Show Summary Details

Page of

PRINTED FROM OXFORD HANDBOOKS ONLINE ( © Oxford University Press, 2018. All Rights Reserved. Under the terms of the licence agreement, an individual user may print out a PDF of a single chapter of a title in Oxford Handbooks Online for personal use (for details see Privacy Policy and Legal Notice).

date: 19 June 2021

Abstract and Keywords

According to many communication scholars, aggression is a consequence of sociocultural experiences and less often considered an evolved response to environmental triggers. While there are many factors of aggression, an evolutionary rationale helps to isolate which of these factors are more crucial in explaining aggression among women, one of which is physical attractiveness. Far from superficial, attractive women enjoy better bargaining positions during intrasexual competition than those less attractive, and aggress to negotiate better treatment from rivals. However, evidence of this is mixed because women exaggerate their physical attractiveness during times of heightened ovulatory fertility. Consequently, women’s competitive bargaining positions are based on the interplay between everyday attractiveness and their exaggerations of physical attractiveness. In comparison to traditional social psychology and communication models of aggression, human evolution more parsimoniously explains the ways women functionally match their communication of aggression to many environmental triggers and individual differences between competitors.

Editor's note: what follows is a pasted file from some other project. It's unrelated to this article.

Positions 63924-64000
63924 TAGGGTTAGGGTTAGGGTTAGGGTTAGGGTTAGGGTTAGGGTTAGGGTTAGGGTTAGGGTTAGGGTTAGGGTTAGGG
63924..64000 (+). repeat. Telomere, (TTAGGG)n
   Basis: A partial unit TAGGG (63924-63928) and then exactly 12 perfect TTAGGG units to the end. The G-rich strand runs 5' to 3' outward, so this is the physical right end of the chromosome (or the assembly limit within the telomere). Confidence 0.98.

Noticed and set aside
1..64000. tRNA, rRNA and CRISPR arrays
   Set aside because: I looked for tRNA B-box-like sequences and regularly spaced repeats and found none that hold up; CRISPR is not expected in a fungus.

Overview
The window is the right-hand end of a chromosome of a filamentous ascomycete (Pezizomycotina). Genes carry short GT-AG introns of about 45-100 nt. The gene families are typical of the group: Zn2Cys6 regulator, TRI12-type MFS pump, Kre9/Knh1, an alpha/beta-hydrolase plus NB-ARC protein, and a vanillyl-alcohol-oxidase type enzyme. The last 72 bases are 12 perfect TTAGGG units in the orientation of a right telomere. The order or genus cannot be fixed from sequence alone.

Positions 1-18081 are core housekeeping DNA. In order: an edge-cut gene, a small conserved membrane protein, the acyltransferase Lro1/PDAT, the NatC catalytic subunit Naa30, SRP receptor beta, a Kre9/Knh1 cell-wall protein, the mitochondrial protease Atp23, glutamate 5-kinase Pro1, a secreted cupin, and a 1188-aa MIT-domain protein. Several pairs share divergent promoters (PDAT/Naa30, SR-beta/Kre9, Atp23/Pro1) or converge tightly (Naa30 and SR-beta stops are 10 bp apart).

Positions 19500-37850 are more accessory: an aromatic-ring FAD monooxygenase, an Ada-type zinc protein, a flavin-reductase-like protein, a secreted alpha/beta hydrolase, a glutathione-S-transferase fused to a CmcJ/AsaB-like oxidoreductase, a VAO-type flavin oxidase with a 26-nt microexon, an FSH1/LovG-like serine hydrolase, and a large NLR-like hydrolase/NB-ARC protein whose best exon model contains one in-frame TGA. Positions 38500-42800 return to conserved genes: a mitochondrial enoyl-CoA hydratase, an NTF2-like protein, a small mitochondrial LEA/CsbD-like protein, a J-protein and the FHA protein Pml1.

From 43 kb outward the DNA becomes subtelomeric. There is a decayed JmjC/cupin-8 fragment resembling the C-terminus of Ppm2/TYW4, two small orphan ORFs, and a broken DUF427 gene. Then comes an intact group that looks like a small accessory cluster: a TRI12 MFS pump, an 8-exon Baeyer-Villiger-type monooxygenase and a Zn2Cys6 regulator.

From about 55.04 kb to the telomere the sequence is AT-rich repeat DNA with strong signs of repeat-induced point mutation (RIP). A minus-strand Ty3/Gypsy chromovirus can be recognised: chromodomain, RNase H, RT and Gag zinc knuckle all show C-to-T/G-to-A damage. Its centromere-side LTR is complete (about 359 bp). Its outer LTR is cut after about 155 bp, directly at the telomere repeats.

Keywords: aggression, communication, human evolution, intrasexual competition, ovulatory fertility, physical attractiveness

Access to the complete content on Oxford Handbooks Online requires a subscription or purchase. Public users are able to search the site and view the abstracts and keywords for each book and chapter without a subscription.

Please subscribe or login to access full text content.

If you have purchased a print title that contains an access token, please see the token for information about how to register your code.

For questions on access or troubleshooting, please check our FAQs, and if you can''t find the answer there, please contact us.